Is there still a place for a physical keyboard on a smartphone?
British brand Planet Computers thinks so, and has released the £711 Astro Slide 5G device with a slide-out, mechanical keyboard.
If you’re frequently using your smartphone as a means of writing, this is a device for you.
I’m not talking about composing the odd tweet, but if you’re routinely bashing out lengthy emails or drafting blog posts a keyboard beats a screen every time.
Built like a PDA from a bygone age, the Astro Slide 5G has two USB-C slots (one at each end) and a proper 3.5mm headphone jack. It can become an entire mobile workstation if you want it to be.
Although it arrives running Android 11, you can put Linux OS on it if you want to and treat it like a little computer.
Be warned, the slide-out mechanism for the keyboard takes some practice before you can do it smoothly. You have to push it up with your thumbs, giving it a firm final push and then tilt the screen forward with your fingertips. But once you’re good to go, the expereince is great. There’s proper travel on the keys and it’s also backlit for working in dim light.
There are function keys too, so you can adjust things like volume and brightness without taking your fingers from the keys. Like with the sliding mechanism, you do need to spend a little time with the keyboard to adjust to the smaller size. At the beginning, I suffered frequent mis-hits but over time I became accustomed to using it.
Of course, packing a keyboard under a 6.39-inch touchscreen is going to add some bulk and the Astro Slide is a chunky piece of tech. It weighs in at a hefty 325g and the dimensions are 17.2 x 7.65 x 1.78cm. Operating it one-handed in phone mode recquires some thumb dexterity and a little bit of juggling to get to all corners of the screen. The Astro Slide is definietly more suited to a jacket or back pocket than the front pocket of a pair of skinny jeans.
The screen itself is coated with Gorilla Glass 3 and boasts a 2,340 x 1,080 pixel resolution. Colours look good but you won’t find the 120Hz smooth-scrolling refresh rate you get on the likes of the iPhone 13 Pro.
That’s one of the few omissions, though. If you were anticipating a device like this to cut a few corners, you’d be wrong. It’s got NFC, wireless charging and a fingerprint scanner built into the power button. There’s the option for two SIM (regular and eSIM) accounts as well as a microSD slot for expanding on the 128GB of internal default storage. There’s a smart button included alongside the volume keys to assign to any feature you want (I opted for the torch) and finally an LED indicator that lets you know at-a-glance things like charging completion.
Day-to-day running of the phone is handled by a MediaTek Dimensity 800 Octa-Core SoC backed by 8GB of RAM. The MediaTek chip is a bit of a mid-range option, especially heading into 2022. It’s not going to compete on raw power with the Snapdragon-toting flagships from, say Samsung or OnePlus, but there’s enough here to handle most of the things I threw at it. Occassionally I would notice lag during a gaming session, but when it came to web browsing or sending and receiving emails there was no noticable problems. If you’re not grinding your teeth at a few extra milliseconds of waiting when you load up an app then picking this over Samsung’s £1k+ flagship won’t be a problem.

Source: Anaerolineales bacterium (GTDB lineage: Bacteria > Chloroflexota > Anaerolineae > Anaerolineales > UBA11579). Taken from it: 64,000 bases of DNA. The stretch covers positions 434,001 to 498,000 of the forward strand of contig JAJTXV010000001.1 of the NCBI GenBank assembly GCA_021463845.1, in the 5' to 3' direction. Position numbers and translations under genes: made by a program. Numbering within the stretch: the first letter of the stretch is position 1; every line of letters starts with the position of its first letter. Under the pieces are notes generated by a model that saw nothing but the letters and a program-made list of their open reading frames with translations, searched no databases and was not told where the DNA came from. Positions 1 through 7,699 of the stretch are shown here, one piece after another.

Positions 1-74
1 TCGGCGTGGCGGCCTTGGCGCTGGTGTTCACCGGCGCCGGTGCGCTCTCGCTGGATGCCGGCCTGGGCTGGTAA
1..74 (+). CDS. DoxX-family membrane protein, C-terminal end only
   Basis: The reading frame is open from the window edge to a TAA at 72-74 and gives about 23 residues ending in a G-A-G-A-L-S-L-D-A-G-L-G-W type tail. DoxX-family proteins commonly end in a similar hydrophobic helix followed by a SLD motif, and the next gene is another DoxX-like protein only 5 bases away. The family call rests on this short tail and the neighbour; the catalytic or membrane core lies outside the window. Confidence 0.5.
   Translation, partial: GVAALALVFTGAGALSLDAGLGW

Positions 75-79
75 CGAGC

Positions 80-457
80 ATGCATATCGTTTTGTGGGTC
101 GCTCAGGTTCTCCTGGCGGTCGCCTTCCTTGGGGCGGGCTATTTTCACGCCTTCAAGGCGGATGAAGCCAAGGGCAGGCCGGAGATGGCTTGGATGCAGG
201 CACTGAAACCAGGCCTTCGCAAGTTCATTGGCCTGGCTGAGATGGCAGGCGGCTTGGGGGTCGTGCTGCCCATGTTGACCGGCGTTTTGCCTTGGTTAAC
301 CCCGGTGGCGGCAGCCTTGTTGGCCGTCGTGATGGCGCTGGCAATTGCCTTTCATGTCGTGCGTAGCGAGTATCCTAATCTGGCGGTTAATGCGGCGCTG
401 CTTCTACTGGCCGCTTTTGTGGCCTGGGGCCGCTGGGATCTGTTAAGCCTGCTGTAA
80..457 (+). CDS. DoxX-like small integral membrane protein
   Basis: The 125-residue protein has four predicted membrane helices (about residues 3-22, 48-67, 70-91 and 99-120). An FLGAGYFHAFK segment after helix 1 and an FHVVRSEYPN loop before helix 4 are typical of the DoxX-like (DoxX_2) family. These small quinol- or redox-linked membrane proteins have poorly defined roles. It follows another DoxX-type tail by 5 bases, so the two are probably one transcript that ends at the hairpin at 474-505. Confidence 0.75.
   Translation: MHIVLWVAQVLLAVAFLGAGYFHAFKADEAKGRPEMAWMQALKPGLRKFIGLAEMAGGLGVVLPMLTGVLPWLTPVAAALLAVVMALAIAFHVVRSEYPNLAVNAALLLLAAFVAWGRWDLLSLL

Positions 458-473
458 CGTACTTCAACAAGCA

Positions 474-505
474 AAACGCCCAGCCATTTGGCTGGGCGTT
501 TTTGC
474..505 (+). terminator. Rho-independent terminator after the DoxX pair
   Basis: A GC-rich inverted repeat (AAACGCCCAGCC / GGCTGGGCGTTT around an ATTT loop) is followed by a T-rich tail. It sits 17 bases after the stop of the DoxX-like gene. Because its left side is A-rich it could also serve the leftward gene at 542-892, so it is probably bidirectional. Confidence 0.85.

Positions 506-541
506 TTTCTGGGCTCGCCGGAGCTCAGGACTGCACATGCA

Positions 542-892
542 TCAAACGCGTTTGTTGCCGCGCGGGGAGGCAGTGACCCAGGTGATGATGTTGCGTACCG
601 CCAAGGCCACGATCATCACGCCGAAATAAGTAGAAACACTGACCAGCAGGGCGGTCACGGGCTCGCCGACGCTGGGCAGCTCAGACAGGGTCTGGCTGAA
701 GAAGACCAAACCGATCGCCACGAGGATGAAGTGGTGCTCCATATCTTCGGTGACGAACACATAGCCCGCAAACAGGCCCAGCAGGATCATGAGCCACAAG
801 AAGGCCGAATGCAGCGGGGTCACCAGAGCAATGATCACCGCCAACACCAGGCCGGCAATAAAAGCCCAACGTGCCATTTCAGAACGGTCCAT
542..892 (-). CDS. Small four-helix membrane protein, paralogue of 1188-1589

The only other area where this phone falls down a little bit is the camera. It’s packing a 48-megapixel Sony-sensor rear-facing shooter and a 13-megapixel selfie option.
Taking this camera out for a little side-by-side comparison with the iPhone 13, I found that while it was perfectly servicable, the images didn’t really pop for me.
It was good at picking up detail but the colours didn’t seem as true-to-life as what the iPhone was able to pick up. To my eye, the images look a little faded and washed out. Also, the field-of-view was so much more noticable on an iPhone thanks to wide lens – something the Astro Slide just couldn’t compete with.
Have a look at the comparisons below and judge for yourself.
One area where the Astro Slide performs well is battery life. There’s a big 4,000mAh battery in there that isn’t pulled down by an over-the-top screen or power-hungry processor. As such, I was easily able to get a full day’s use from the Astro Slide 5G (6am to around 10pm) and still have a little juice left over at the end of the day.
As someone who is regularly pecking away notes or article drafts to myself on a phone during downtime on the train or waiting for the kettle to boil, the Astro Slide was a big hit for me. I loved the tactile feeling of hitting actual keys to make notes and draft emails. And while I wasn’t blown away by the technical specs of the device, having such a unique use-case meant it worked for my situation.
Is it a good bet for everyone? Unfortunately not. Those with small hands will not get on with the sheer size of the Astro Slide while anyone who wants a phone mostly for the camera will also want to look elsewhere.
The Astro Slide could certainly fill the void recently left by BlackBerry though, in becoming the go-to phone for worker bees who want a device that can serve as a productivity powerhouse. Little touches like the second USB-C port and headphone jack are just the icing on the cake.
I was sad to see my time with the Astro Slide 5G end, but hopefully there is enough interest for Planet Computers to keep producing more versions of it in the future.
Astro Slide 5G: the details
Name: Astro Slide 5G
- Fantastic keyboard
- Solid battery life
- Excellent ports and connectivity
- Camera isn’t great
- It’s pretty bulky
Where can I buy it? You can buy it directly from Planet Computers here.